Shiplap paneling has become an incredibly popular wall covering option in recent years, often used on accent walls in living rooms, bedrooms, and even bathrooms. With its clean, crisp lines and slightly rustic vibe, shiplap offers a charming decorative touch. But can you also use shiplap as a kitchen backsplash? The short answer is yes! Shiplap can make for an attractive, unique backsplash choice.
What is Shiplap?
For those unfamiliar, shiplap is a type of wooden board that features a groove cut along each edge. This allows the boards to slot together tightly, creating a flush, even surface. The grooved edges give shiplap its signature striped appearance.
Shiplap boards are commonly made from pine, but other wood types like poplar or cedar can also be used. The boards are milled so that they interlock snugly without any gaps. Traditionally, shiplap was used for exterior siding on barns, sheds, and other structures. But today it’s popularly employed for interior walls and ceilings.
Benefits of a Shiplap Backsplash
Installing shiplap as a backsplash in your kitchen offers several advantages:
Unique, Rustic Look
Shiplap provides a reclaimed, vintage vibe that instantly gives character and charm to a space. The softly weathered boards add welcoming texture and visual interest. It’s a great option if you want your kitchen to have a modern farmhouse or rustic cottage style.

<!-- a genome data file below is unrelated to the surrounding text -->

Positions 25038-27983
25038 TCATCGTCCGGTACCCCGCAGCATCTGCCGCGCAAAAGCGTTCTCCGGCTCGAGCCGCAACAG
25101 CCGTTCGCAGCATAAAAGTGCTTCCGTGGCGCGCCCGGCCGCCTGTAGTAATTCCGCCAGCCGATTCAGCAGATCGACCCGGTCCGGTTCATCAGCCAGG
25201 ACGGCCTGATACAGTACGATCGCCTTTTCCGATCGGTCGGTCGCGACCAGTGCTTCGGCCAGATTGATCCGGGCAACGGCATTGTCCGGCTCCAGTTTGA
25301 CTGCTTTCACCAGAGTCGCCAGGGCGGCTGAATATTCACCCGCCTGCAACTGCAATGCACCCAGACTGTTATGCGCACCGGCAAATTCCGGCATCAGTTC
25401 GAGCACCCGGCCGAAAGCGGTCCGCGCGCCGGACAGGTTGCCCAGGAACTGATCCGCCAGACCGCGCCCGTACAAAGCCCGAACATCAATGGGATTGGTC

The overlapping planks camouflage any imperfections, gaps, or uneven areas in your wall surface. Shiplap can be installed right over drywall.
Easy to Install
Putting up a shiplap backsplash is a relatively simple DIY project. The tongue-and-groove boards easily fit together. Just secure with adhesive and nails or screws. Custom-cut pieces may be needed for corners and around outlets.
Wood shiplap is typically an affordable choice, especially compared to materials like tile or stone. Opt for a cost-effective wood species like pine.
When thinking about using shiplap for your backsplash, keep these tips in mind:
- Go for a tight board spacing of 1/2 inch or less to limit splatter and crumbs getting caught between planks.
- Use a protective polyurethane finish to make the wood stain- and moisture-resistant.
- Consider the size of your kitchen. Shiplap works best in small to medium-sized spaces versus large, expansive kitchens.
- Pair shiplap with complementary rustic or farmhouse style cabinets, hardware, lighting fixtures, and decor accents.
- Choose a crisp white color to keep the look light and bright. Soft greys also work well.
- Accent with black metal hardware and accessories for pleasing contrast.
- Opt for a medium or rough-sawn wood texture over super smooth shiplap for more visible grain character.
- Use rectangular subway tiles on the wall below the shiplap to offset the linear plank look.
- Add floating shelves, open cubbies, or ladder-style towel racks over the shiplap to enhance the aesthetic.
Installing Shiplap as a Backsplash
Here is an overview of how to install shiplap boards for your backsplash:
Step 1: Prepare the Wall
Make sure the surface is smooth, clean, and dry. Fill any holes or cracks and sand down high spots. Prime and paint the wall if desired.
Step 2: Cut the Shiplap Boards
Measure and mark planks to proper length. Cut boards with a miter saw, table saw, or circular saw.
Step 3: Seal the Shiplap (Recommended)
Brush or spray boards with polyurethane or similar waterproof sealant and allow to dry fully.
Step 4: Install Bottom Row
Mark a level line and attach the first board aligned with line. Use adhesive and nails/screws spaced 12-16 inches apart.
Step 5: Add Remaining Rows